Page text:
Physicality was the talking point before the South Africa A match and it was an even bigger talking point afterwards. I think Warren Gatland’s team talk would have been easy enough – Don’t get beaten up.
This week, the Lions have been saying all the right things in the media, just another game, blah, blah blah. But that’s not how any of the players are really feeling. They know they can make history.
I’m glad Conor Murray is back in the side. I was among those upset that he was left out.
There are a lot of Irish people, supporters, journalists, pundits, former players and players who think Gatland has something against Irish players and there are moments when I’d have to agree with them.
Maybe Gatland’s got something against Ireland, maybe he doesn’t but a lot of his decisions over the years haven’t sat well with me, from leaving Brian O’Driscoll out to making Murray captain and then dropping him.
But he gets nine out of 10 calls right so what can you say? Last week I wasn’t sure it was right to pick Courtney Lawes ahead of Tadgh Beirne but then Courtney Lawes is superb and who is the one that is blinkered, me or Warren Gatland?
His team selections over the years, the way he’s come out in the media when he’s been coach of Wales and I’ve played in some of those teams against Wales and always came away with the feeling that he had something against Ireland. But he knows a good player and, more importantly, he knows his own mind.
He recognised, for example, that Jack Conan was a good player in form. I didn’t expect him to be selected in the Lions squad this year, but rugby has a funny way of providing opportunities.
Caelan Doris picks up a head knock, Jack Conan comes in and has a good game against England and now he’s starting for the Lions. That’s something Gatland is prepared to do and it probably explains why we believe he’s against Ireland as we put historically put a lot of store by reputation and experience. Gatland does his own thing.
He has been right about Conan and he recognised that he was in form and Taulupe Faletau, who is also excellent, wasn’t.
The thing you can’t appreciate about Jack Conan until you’re near him is his size. His chest goes out further than Alun Wyn Jones and Mario Itoje combined.
The way he’s carried the ball has been excellent. He’s a good footballer, he’s a nuisance. He deserves his place. Every time he’s tested he rise to that test and it’s another big test against Pieter-Steph du Toit and Jasper Wiese.
But the pressure is on South Africa.
I roomed with Alun Wyn Jones on the Lions tour in 2009 and he’s a cracking guy, a really genuine fella. I questioned him in 2017 and I should learn from my mistakes but I wasn’t sure he could be truly fit for the first Test. It was the perfect game for him though because it wasn’t that fast. I thought it was played on an easy setting for him given South Africa’s tactics. I thought he did ok but when your playing partner is Mario Itoje, you kind of go under the radar a little bit.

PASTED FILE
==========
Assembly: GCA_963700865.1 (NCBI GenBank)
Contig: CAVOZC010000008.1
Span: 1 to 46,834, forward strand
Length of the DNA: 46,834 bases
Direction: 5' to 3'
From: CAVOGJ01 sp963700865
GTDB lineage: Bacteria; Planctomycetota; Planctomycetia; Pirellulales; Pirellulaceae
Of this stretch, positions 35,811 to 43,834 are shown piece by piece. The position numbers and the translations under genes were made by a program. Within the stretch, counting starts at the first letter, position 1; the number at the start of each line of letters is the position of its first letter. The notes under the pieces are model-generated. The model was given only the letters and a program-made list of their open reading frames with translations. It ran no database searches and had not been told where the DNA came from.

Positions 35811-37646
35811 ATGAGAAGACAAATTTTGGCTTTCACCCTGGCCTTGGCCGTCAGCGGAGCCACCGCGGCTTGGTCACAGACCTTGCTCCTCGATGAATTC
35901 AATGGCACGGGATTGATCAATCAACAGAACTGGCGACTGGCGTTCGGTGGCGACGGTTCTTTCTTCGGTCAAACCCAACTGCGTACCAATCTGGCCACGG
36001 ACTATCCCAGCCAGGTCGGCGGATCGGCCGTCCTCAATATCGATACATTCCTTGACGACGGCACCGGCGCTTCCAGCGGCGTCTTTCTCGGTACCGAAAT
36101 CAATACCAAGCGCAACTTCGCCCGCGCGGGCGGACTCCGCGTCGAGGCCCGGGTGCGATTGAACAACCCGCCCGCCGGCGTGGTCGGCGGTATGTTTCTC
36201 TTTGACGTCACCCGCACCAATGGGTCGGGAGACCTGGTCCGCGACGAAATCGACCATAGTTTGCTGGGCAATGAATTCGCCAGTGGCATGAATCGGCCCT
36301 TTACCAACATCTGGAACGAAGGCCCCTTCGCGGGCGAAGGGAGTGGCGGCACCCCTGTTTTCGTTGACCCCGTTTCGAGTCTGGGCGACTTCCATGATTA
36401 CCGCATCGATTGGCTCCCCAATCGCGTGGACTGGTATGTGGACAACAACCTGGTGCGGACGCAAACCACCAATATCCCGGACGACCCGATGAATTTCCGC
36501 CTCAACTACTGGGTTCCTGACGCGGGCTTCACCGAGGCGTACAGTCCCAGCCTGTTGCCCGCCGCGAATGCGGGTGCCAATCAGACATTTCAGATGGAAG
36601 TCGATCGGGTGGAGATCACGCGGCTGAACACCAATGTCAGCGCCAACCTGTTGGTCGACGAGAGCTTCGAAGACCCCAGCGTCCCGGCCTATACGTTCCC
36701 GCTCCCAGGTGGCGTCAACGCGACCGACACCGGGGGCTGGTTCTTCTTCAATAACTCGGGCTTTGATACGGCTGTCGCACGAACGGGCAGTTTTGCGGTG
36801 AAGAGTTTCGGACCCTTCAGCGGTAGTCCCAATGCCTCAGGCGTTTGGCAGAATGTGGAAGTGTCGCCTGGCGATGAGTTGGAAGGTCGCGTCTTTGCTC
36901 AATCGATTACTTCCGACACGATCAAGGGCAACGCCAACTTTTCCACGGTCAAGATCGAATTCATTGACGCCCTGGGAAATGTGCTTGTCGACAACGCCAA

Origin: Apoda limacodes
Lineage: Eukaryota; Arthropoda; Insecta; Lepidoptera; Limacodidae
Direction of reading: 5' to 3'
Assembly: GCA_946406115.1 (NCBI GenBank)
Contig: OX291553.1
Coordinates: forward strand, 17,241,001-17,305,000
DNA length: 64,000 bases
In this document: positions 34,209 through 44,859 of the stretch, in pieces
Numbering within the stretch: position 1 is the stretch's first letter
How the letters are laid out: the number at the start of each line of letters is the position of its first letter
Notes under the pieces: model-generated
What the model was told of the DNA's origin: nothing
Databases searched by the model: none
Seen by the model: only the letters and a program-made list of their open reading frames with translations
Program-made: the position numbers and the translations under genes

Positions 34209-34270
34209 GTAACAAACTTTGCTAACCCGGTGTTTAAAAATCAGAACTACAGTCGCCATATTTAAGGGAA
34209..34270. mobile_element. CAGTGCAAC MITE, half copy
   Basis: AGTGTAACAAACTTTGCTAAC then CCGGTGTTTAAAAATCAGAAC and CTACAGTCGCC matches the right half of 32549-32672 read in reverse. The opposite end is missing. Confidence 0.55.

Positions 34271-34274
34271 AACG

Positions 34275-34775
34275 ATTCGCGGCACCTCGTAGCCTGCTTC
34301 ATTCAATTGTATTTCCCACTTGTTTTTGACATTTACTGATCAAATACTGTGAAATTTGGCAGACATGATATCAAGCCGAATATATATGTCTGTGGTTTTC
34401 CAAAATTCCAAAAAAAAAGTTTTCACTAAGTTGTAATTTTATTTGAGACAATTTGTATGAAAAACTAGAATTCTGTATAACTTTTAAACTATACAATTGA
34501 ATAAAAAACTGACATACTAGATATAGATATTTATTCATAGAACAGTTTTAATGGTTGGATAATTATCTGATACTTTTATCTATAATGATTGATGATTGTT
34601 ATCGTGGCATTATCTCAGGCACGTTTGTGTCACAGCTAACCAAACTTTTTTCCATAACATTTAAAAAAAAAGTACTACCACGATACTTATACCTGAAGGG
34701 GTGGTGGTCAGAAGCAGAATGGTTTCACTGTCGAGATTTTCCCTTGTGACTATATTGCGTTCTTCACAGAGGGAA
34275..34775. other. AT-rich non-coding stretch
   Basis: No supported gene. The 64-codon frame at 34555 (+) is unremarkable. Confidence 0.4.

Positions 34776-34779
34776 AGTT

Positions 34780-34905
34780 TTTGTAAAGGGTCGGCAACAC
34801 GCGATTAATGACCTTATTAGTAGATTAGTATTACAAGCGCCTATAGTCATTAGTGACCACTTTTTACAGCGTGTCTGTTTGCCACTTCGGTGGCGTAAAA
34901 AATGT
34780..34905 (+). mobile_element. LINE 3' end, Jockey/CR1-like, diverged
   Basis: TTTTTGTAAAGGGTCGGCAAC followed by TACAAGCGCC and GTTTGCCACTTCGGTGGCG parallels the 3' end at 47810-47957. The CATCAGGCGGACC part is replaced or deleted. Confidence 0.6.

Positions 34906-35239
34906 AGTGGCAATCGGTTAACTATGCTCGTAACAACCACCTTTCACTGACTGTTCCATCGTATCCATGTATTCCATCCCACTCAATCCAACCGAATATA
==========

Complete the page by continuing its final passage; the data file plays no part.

When I met Rassie Erasmus, he was really a charming guy. He was someone who didn’t bullshit you. I met him ahead of an Ireland-South Africa game and when he took the job, I thought what he achieved was incredible given how I heard him speak so genuinely about South African rugby.
I thought the burner controversy was a good way to put stuff out there. But he’s also putting stuff out himself which contains a lot of information.
If I was the head coach would I be doing it? No. But it’s quite educational, although I’m not sure World Rugby would think the same way.
But this isn’t a time for education, it’s a time for inventiveness. I think South Africa need something like Willie John McBride’s famous Lions 99 call to change the shape of this game and to scramble the plans of the Lions.
They usually rely on Pieter-Steph du Toit lighting someone up but that didn’t happen. So if it’s not going to happen with a tackle. I’m not saying go and start a fight, but it’s maybe a one on one battle or du Toit goes after Courtney Lawes in the first few minutes. Or if they find themselves 12-3 up and the momentum of the game is starting to shift, then they might need something to break up the play. A call like the 99 where everyone is in is one way of taking back control.
South Africa didn’t have a Plan B in the first Test. They are a quality team, they’re world champions but Makazole Mapimpi was just chasing kicks. They have to challenge the Lions. We’ve been talking about the physicality of South Africa for three months, there has to be more now. They can’t just be kicking the leather off the ball and hoping that the TMO sides with them. What is their point of difference? With so much pressure on them, they need something.
Ultimately, no point of difference will make a difference I believe. Because Warren Gatland knows his team and he backs his team. He knows that if South Africa want to fight, they’ll fight and if South Africa decide to play, the Lions are better at that too. And in an empty stadium, nobody will be able to make things easier for South Africa.